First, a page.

Every one of our log-ins and every purchase we make, as well as each text, email, or photo we send becomes tangled in a very large net formed by ubiquitous information-sensing mobile devices, aerial sensory technologies, software logs, cameras, microphones, radio-frequency identification readers, and wireless sensor networks. A student of data collection and national security websites tells me every keystroke we enter into our computer or phone gets recorded at least eight times, stockpiled by governments and corporations. A tsunami-like tide of information rises.
In this swarm of uncontextualized information, we need to ask the questions: Who controls and who sees such data? Whose stories are privileged and whose are silenced? What narratives are being made up about us?
The President wants to see our documents. The Secretary of State wants to see our documents. The director of Homeland Security wants to see our documents.
Capitalism loves our documents. A lack of documentation can result in a lack of access to resources. A person without a credit history, without a history of debt, is considered a “thin file” and has little access to credit.
We need to take care of the archives that wittingly or unwittingly we create. At home Farid and I consult articles with titles like “A 70 Day Web Security Action Plan for Artists and Activists Under Siege.” He has left all social media accounts. He uses a secure email server, a new text messaging app, a service that scours the internet for the trafficking of personal information.
I send a scan of my driver’s license with certain information blocked out to Intelius group.
I call the customer service group at MyLife.com.
I wait to receive a text message code from Whitepages.com to confirm the removal of the record.
I follow the instructions on the “Control Your Information” option via the drop-down menu at the Radaris.
I am clear in my fear, in my plexiglass terror: the dream in which a Homeland security agent folds and stuffs a paperback book I ordered in 2006 from Amazon.com into my mouth.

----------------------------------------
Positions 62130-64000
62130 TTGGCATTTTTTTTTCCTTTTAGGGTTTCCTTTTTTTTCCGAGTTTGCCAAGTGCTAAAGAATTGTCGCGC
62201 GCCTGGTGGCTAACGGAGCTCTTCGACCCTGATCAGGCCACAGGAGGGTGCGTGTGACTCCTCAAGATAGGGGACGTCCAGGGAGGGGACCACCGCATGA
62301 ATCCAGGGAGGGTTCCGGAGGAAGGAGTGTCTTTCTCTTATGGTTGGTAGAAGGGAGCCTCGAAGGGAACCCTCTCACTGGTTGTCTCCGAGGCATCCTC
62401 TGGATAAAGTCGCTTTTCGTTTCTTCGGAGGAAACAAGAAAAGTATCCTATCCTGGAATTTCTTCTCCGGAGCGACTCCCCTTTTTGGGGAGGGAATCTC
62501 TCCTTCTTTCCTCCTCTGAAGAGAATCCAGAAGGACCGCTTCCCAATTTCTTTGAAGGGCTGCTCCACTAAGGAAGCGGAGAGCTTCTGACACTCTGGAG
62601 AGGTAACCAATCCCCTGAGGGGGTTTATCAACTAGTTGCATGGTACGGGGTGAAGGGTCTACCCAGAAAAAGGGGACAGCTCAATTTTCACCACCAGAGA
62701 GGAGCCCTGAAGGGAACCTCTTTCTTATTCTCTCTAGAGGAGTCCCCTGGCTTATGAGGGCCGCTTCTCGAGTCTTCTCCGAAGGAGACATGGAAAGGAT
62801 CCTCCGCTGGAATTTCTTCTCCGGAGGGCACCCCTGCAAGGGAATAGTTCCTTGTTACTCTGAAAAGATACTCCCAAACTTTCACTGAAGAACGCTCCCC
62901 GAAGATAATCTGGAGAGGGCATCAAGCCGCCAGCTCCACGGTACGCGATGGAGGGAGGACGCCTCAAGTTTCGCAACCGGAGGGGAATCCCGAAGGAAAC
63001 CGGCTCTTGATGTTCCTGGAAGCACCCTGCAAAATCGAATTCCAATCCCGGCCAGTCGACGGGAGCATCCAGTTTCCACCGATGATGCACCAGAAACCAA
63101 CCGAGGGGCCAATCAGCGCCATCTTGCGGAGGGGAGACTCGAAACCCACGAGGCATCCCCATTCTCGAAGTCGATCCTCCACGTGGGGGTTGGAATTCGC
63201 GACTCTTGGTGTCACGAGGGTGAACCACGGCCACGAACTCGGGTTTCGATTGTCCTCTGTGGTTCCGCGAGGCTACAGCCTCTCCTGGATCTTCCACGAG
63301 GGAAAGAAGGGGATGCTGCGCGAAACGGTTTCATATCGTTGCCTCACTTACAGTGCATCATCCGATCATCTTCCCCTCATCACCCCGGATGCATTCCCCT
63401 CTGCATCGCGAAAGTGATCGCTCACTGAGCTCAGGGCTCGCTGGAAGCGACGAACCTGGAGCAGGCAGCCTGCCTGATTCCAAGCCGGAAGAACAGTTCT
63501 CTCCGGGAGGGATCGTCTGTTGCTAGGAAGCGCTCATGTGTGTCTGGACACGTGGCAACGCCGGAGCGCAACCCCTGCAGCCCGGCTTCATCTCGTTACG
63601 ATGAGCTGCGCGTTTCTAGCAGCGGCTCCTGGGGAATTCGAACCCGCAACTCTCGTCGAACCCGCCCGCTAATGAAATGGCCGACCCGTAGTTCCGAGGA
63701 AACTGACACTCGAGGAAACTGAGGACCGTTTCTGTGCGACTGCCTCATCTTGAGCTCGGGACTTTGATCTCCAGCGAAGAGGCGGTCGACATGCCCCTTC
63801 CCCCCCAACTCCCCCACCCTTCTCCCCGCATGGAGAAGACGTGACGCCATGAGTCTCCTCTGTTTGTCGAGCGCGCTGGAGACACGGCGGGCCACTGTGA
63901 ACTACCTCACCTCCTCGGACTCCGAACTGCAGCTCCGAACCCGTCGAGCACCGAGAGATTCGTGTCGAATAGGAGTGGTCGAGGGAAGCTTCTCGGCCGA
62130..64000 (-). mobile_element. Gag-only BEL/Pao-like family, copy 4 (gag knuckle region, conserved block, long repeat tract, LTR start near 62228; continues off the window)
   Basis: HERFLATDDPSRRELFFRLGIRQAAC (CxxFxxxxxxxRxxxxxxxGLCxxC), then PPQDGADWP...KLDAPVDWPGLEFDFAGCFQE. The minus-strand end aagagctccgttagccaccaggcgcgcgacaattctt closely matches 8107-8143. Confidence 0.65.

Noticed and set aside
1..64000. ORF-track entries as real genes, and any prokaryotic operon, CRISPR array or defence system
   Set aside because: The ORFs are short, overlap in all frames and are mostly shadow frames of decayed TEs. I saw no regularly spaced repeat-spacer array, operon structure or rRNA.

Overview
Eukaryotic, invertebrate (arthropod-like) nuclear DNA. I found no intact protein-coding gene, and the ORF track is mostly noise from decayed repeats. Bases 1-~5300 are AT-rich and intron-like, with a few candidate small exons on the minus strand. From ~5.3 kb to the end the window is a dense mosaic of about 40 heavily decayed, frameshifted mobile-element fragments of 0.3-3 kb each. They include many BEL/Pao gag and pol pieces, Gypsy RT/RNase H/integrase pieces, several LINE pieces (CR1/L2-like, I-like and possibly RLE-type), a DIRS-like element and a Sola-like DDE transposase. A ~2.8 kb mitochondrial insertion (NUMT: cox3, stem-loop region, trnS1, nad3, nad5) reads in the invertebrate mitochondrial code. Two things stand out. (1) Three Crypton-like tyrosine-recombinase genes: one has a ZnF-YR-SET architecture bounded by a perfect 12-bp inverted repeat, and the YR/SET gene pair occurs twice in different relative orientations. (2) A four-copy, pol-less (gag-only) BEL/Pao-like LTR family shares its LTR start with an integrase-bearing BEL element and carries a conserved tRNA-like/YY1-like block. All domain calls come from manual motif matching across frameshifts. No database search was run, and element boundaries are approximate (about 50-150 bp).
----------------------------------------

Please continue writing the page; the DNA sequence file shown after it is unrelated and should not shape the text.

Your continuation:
What do we record? What should we erase? Every document, or lack of one, may or may not be used against us. At home, we consider this. We wonder what’s next for the archivist, for the documentarian, for the poet, who works with mirrors on her file cabinet, so she can see who walks in her office door, so she can see herself. At night we lay down in our bed in our house in the Sonoran desert, 72 miles from US-Mexico border on the ancestral lands of the Tohono O’odham. We listen the recorded sound of waves playing on a loop from our daughter’s bedroom. We wonder about truth. We sleep anxious next to our documents.
Susan Briante is the author of three books of poetry: Pioneers in the Study of Motion, Utopia Minus, and The Market Wonders all from Ahsahta Press. Recent work has appeared in Guernica, Gulf Coast, as well as The Boston Review’s Poems for Political Disaster. She is an associate professor of Creative Writing at the University of Arizona, where she serves as faculty liaison for the Southwest Field Studies in Writing Program. The program brings MFA students to the US-Mexico border to work with community-based environmental and social justice groups. Briante hosts the radio program Speedway and Swan, an hour of poetry and music on KXCI 91.3 Tucson. She is writing a book on documentary poetics forthcoming from Noemi Press in 2019.